The year 2021 marks the 60th anniversary of Frying Pan Farm becoming a Fairfax County Park Authority site. One of the last working farms in Fairfax County, Frying Pan has been a favorite destination for generations of area residents.
One of the first questions people have about Frying Pan is: where did the name come from? The answer is: there’s no official explanation. There is a nearby stream that has been called Frying Pan since the 1700s, but park staff do not know who named it that, or why.
What is known is that in 1791, the Frying Pan Meeting House was built on two acres of land granted by Robert Carter, III. During the Civil War, it was a field hospital for soldiers wounded in battle.
In the 1890s, the Kidwell farmhouse and the neighboring Ellmore house were built near the Frying Pan Meeting House. Those families were dairy farmers.
Area families took the milk from their farms to the Herndon train station, where it would be taken to market in Washington, D.C.
Back then, farmers raised cows, sheep, pigs and chickens, in part to feed their families, and in part to sell at market to make money. They grew hay and corn to feed their livestock, and fruits and vegetables to feed their families.
Speaking of fruit: in the early 1900s, apple cider was extremely popular in Northern Virginia. In fact, there were five times more apple trees in Fairfax County than there were people! Back then, it took a lot of time and effort to turn apples into a delicious drink.
As technology advanced, machines were invented that made farms more efficient and productive.
During the 1930s to early 1940s, the Herndon-area farming community held fairs at Frying Pan where farmers competed to see who had the best livestock. The fair became a popular annual event after World War II.
But then something happened that ended the farming way of life in Herndon.
In the late 1950s, the construction of Dulles Airport began. Land that had been used for farms and rural homes for hundreds of years was transformed into one of the largest airports in the world.
In 1958 Fairfax County’s agricultural extension agent approached the Fairfax County Park Authority about preserving the school (built in 1911) and buildings at Frying Pan for use as a park and youth center.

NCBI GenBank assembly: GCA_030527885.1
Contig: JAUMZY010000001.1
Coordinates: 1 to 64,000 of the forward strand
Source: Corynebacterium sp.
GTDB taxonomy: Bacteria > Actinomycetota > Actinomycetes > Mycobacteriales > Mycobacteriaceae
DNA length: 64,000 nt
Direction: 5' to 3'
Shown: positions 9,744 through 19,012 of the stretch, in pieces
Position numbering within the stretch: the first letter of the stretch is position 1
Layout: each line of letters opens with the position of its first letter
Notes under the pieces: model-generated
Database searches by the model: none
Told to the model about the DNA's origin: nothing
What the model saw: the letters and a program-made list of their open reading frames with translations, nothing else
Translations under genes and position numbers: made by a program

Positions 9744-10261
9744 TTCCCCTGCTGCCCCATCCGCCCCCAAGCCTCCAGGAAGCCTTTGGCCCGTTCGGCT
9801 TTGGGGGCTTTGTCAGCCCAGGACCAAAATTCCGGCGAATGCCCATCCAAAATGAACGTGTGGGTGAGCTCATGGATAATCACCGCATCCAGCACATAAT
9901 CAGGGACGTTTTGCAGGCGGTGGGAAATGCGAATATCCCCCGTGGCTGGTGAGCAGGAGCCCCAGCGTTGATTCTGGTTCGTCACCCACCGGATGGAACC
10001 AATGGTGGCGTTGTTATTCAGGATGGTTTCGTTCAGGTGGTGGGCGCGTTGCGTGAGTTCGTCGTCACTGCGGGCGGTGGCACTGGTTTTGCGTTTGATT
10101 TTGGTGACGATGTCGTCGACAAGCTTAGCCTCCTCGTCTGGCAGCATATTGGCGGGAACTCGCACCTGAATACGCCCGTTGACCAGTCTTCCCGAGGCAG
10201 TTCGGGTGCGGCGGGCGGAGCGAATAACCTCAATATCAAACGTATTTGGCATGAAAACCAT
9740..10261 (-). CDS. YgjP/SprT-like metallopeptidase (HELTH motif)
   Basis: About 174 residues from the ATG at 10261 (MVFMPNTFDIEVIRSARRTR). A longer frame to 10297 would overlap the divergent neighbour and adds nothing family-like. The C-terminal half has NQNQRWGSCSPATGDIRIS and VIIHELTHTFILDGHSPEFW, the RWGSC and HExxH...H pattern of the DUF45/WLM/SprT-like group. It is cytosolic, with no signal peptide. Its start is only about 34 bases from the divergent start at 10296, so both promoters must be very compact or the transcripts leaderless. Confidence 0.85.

The parcel was donated to the Park Authority in 1960 by the Fairfax County School Board and became known as Frying Pan in 1961.
Over the years, the Park Authority bought more parcels, and now Frying Pan is a 135-acre property full of historic buildings and a working farm.
The farm’s mission is to show what agricultural life was like in the early 1900s.
Visitors to Frying Pan Farm Park can take a tractor-pulled wagon ride past the crop fields where hay and corn is grown to feed the farm animals. You can watch a cow being milked and chickens sitting on their eggs.
In the springtime, the pigs, cows, goats and sheep have babies. The baby animals are very popular! At any given time, there are about 100 farm animals that you can see for free at Frying Pan Farm Park.
Frying Pan Farm Park has become one of the most popular parks in Northern Virginia. It has welcomed as many as 750,000 visitors in one year, including those who come for the many horse shows that have been held at Frying Pan’s equestrian center for decades.
During school breaks, Frying Pan Farm Park offers day camps for kids. There’s dozens of types of camps offered, from those held mostly outside like farm camp, to those held mostly inside like theater camp.
The year 2021 has seen a reawakening for Frying Pan after the pandemic. It’s been wonderful to get back to holding camp, classes and other activities in person!
For more information about Frying Pan Farm Park visit our website.
Frying Pan Farm Park is located at 2709 West Ox Road Herndon, VA.
Author Lois Kirkpatrick is the marketing coordinator at Frying Pan Farm Park.